Most of the arbitristas recommended the reduction of schools and convents and the clearing of the Court as the solution to the problem. Yet this was really to mistake the symptoms for the cause. MartínGonzález de Cellorigo was almost alone in appreciating that the fundamental problem lay not so much in heavy spending by Crown and upper classes – since this spending itself created a valuable demand for goods and services – as in the disproportion between expenditure and investment. ‘Money is not true wealth,’ he wrote, and his concern was to increase the national wealth by increasing the nation’s productive capacity rather than its stock of precious metals. This could only be achieved by investing more money in agricultural and industrial development. At present, surplus wealth was being unproductively invested – ‘dissipated on thin air – on papers, contracts, censos, and letters of exchange, on cash, and silver, and gold – instead of being expended on things that yield profits and attract riches from outside to augment the riches within. And thus there is no money, gold, or silver in Spain because there is so much; and it is not rich, because of all its riches….’

        The Castile of González de Cellorigo was…a society in which both money and labour were misapplied; an unbalanced, top-heavy society, in which, according to González, there were thirty parasites for every one man who did an honestday’s work; a society with a false sense of values, which mistook the shadow for substance, and substance for the shadow.

        J.H. Elliott, Imperial Spain: 1469-1716

        • Thanks for the information!

          People never seem to understand that true riches come from the goods and services an economy is able to make. They do not from financial wealth.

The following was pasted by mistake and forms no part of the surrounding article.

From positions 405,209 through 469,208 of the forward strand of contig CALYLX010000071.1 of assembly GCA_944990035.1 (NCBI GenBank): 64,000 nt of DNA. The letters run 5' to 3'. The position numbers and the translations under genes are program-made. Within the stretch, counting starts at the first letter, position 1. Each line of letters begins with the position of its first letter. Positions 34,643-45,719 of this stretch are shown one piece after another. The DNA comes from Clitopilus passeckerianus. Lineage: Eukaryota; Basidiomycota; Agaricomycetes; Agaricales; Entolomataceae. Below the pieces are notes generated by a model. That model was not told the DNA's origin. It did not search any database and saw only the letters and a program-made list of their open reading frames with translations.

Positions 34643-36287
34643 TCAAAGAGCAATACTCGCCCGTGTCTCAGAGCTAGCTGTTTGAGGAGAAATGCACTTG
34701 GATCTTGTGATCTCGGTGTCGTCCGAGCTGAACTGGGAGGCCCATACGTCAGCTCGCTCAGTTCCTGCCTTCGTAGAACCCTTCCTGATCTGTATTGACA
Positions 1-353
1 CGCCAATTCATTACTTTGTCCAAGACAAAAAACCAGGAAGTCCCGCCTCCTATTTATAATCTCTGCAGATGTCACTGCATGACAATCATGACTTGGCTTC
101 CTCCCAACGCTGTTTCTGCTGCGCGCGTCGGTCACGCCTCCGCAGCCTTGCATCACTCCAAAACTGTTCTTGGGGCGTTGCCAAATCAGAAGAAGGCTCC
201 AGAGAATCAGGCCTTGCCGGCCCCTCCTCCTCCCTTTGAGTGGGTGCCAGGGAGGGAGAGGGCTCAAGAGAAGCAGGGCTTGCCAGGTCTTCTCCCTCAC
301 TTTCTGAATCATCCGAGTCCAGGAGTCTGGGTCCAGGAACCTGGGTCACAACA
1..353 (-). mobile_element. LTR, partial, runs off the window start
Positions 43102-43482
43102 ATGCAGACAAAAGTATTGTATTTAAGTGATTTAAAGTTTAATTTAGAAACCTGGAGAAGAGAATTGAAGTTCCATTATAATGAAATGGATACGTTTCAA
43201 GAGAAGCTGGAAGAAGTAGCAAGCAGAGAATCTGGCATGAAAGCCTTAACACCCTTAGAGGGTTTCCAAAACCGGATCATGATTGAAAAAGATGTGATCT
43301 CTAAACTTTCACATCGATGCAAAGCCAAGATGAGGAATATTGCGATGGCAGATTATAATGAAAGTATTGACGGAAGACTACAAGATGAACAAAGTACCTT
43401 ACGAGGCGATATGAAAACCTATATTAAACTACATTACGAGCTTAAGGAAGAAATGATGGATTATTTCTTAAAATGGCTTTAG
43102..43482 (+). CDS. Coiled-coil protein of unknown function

• That’s correct wealth is the net productive capacity. It isn’t precisely the means of production that controls it. Rather it’s the personal productivity in proportion to cost of worker maintenance in the aggregate.

            When we consider the primary economic systems each has weaknesses. Capitalism frees stranded assets for production but requires perpetual growth so are inherently destructive. Command economies don’t require perpetual growth but lack motivation for personal productivity. So they devolve into totalitarian states.

            So there has to be the right balance of ownership vs production.

            The best to date was the Mosaic law which maintained a national economy for 7-800years.

            One key element was the land could not be sold in perpetuity. It would return as family inheritance every 50years. This gave individuals the opportunity to prosper by not locking people out financially because of a few owning the means of production. In the event of hardship the land could be sold and would be priced according to its productive potential up to the next jubilee year.

            Another feature was fixed pricing of labor. A days wage was set as well as a slaves price. Money was lent without interest in the event of need but with interest in the event of profits.

            Those who came to poverty could glean the fields maintaining their personal productivity and dignity.

            Interestingly the cities were unaffected by the jubilee. So property in them could be sold in perpetuity. This gave them a source of equity that could be leveraged for profit and investment. But the land that supported the city remained among the families it had been apportioned to. Creating natural demand that hard workers could prosper from.

            It was a perfect balance that if followed led to security and prosperity.

            If you image for a moment had the world developed with those economic principles what life would be like. Quite a different place from where we are today.